‘Unsubstantiated’: Expert Refutes Greenpeace Bitcoin Mining Pollution Claims
An ESG focused-fund manager is challenging claims from the environmental non-profit Greenpeace that Bitcoin mining is a major source of pollution and societal harm.
In a report published last Tuesday, Greenpeace called on Bitcoin-friendly financial services companies—including BlackRock, Fidelity, JPMorgan, and others—to denounce Bitcoin’s “climate destruction” and encourage a code change to a “cleaner protocol” that obviates the mining industry.
“All of these companies have connections to Bitcoin and have failed to take meaningful action to solve the problem despite making climate and sustainability pledges,” Greenpeace wrote.
It’s a view rejected by CH4 Capital co-founder David Batten, who argues that Bitcoin is a force for environmental healing, rather than harm.
“There is a growing weight of evidence from those most qualified to make the assessment to suggest that Bitcoin mining helps build out the renewable grid,” Batten wrote in a formal rebuttal to Greenpeace on Sunday. He cited Brad Jones, former interim CEO of the Electric Reliability Council of Texas (ERCOT), who has spoken about Bitcoin’s ability to make renewable energy operators more profitable, fundable, and stable.
According to Batten, many of the facts and figures used by Greenpeace to demonstrate Bitcoin’s environmental harm were misleading, if not outright false.
Greenpeace “uses unsubstantiated fear about ‘what might happen’ rather than evidence,” he writes, saying the report is “filled with emotive language.”
For example, Greenpeace claimed that the mining industry is “mostly powered mostly by coal.” In fact, Batten notes, there are 41 known sustainably powered mining operations, and only one operation still uses a coal-related product.
Furthermore, unlike the environmental activist group’s claim that Bitcoin’s “climate destruction” would “accelerate” if left unchecked, Batten presented data showing that Bitcoin’s emissions are actually falling over time.
“Emissions are falling despite rising hashrate due to decimation of mining in Kazakhstan and other coal-based grids,” explained Batten in a message to Decrypt. Such miners, he said, have relocated to more sustainably powered grids like those in Texas.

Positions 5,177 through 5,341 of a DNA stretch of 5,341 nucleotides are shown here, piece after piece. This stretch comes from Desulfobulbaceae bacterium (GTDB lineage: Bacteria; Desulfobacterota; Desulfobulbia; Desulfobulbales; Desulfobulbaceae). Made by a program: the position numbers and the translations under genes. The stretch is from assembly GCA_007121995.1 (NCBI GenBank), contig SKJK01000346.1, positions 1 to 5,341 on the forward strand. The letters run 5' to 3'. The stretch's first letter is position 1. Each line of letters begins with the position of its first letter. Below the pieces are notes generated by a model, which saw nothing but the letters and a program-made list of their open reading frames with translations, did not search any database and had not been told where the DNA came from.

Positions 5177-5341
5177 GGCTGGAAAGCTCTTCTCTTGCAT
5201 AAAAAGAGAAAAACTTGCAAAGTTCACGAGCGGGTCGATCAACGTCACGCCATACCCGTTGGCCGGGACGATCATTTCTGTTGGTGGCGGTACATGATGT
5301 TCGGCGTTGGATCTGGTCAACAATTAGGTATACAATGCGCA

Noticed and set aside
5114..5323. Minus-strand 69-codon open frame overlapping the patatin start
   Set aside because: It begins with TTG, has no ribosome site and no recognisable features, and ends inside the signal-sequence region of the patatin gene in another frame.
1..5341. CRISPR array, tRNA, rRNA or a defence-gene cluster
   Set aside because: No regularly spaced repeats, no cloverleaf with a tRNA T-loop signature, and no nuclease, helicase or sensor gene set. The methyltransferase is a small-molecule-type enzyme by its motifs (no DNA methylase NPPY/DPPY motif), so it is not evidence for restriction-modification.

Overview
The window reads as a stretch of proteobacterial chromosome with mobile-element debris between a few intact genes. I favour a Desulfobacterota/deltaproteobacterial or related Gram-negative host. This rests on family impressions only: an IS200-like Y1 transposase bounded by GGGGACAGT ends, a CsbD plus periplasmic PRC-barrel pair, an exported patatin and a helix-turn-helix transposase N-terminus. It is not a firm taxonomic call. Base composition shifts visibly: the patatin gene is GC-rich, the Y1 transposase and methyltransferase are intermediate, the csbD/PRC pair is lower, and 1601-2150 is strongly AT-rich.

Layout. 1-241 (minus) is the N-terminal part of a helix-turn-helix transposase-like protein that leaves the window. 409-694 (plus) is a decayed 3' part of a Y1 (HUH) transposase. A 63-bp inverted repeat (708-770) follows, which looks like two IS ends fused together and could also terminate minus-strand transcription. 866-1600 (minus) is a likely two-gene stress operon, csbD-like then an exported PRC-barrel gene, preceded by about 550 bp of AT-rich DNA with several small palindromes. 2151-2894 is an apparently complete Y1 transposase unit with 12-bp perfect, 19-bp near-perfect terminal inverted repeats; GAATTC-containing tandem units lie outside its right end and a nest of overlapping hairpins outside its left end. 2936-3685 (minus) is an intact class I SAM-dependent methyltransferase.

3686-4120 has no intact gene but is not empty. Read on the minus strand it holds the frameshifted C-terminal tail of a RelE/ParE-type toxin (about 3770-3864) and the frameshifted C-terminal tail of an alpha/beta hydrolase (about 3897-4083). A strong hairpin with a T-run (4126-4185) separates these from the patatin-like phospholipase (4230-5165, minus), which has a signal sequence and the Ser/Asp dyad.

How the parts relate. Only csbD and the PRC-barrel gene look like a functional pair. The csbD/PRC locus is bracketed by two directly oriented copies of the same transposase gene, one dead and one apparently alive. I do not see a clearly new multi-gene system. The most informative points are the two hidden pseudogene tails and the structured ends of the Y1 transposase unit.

He also cited individual public mining companies, such as Marathon, which have moved their facilities from a coal-based to wind-based standard, alongside “flare-gas mining that reduces the overall net emissions of the bitcoin network.”
Batten’s fund specifically invests in companies that aim to mine Bitcoin using purified landfill gas that would otherwise be burned and pollute the atmosphere with methane emissions. The process is a win-win for both the environment and the company’s bottom line, he writes.
“Our $400 million fund will have sufficient dry powder to finance the Bitcoin network, abating more emissions than its creating, which can end ESG FUD, the major remaining barrier for both retail and institutional adoption,” Batten told Decrypt.
The Bitcoin community has been largely unwelcoming to Greenpeace’s campaign, which began last year after the organization received $5 million to highlight the perils of the mining industry.
When asked for his thoughts on the Greenpeace campaign and its backer, Ripple co-founder Chris Larsen, Batten refused to comment in great detail.
“I’ll let people make up their own mind about the intentions of a chair of another altcoin giving a large sum of money to help an NGO attack a rival form of cryptocurrency in Bitcoin,” he said.